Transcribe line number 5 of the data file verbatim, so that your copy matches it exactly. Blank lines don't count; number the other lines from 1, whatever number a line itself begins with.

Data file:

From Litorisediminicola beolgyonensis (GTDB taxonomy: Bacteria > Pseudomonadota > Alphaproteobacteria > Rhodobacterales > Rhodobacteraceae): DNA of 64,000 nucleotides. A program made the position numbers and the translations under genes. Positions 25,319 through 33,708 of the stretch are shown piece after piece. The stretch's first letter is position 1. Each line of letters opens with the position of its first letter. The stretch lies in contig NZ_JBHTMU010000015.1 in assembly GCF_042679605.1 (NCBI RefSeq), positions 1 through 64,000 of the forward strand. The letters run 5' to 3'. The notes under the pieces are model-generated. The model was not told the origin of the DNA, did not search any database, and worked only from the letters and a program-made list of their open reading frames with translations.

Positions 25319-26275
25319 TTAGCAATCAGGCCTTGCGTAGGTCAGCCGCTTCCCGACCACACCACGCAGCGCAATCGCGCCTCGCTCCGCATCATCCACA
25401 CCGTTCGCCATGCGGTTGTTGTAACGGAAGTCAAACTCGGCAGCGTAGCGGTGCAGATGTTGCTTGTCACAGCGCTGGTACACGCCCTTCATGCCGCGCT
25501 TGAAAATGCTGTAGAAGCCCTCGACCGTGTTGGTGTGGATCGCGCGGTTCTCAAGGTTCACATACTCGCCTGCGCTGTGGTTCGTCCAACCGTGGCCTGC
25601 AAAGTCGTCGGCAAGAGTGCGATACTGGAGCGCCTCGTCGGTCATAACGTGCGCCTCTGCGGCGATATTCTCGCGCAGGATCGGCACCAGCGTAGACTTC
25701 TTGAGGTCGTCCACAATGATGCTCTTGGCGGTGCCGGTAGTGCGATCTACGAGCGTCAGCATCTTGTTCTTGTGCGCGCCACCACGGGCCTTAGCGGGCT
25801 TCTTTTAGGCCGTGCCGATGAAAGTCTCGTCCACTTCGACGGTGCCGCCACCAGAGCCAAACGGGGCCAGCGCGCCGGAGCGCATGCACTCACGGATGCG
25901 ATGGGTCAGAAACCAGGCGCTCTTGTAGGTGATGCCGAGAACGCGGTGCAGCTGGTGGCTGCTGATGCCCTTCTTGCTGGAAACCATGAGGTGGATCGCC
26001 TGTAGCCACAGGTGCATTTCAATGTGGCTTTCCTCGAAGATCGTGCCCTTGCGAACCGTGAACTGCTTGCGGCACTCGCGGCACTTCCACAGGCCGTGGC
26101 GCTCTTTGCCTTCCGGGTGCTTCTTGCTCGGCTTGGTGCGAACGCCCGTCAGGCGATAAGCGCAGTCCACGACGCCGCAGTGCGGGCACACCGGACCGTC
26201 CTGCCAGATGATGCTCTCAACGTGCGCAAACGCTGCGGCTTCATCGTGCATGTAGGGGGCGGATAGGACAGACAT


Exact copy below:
25501 TGAAAATGCTGTAGAAGCCCTCGACCGTGTTGGTGTGGATCGCGCGGTTCTCAAGGTTCACATACTCGCCTGCGCTGTGGTTCGTCCAACCGTGGCCTGC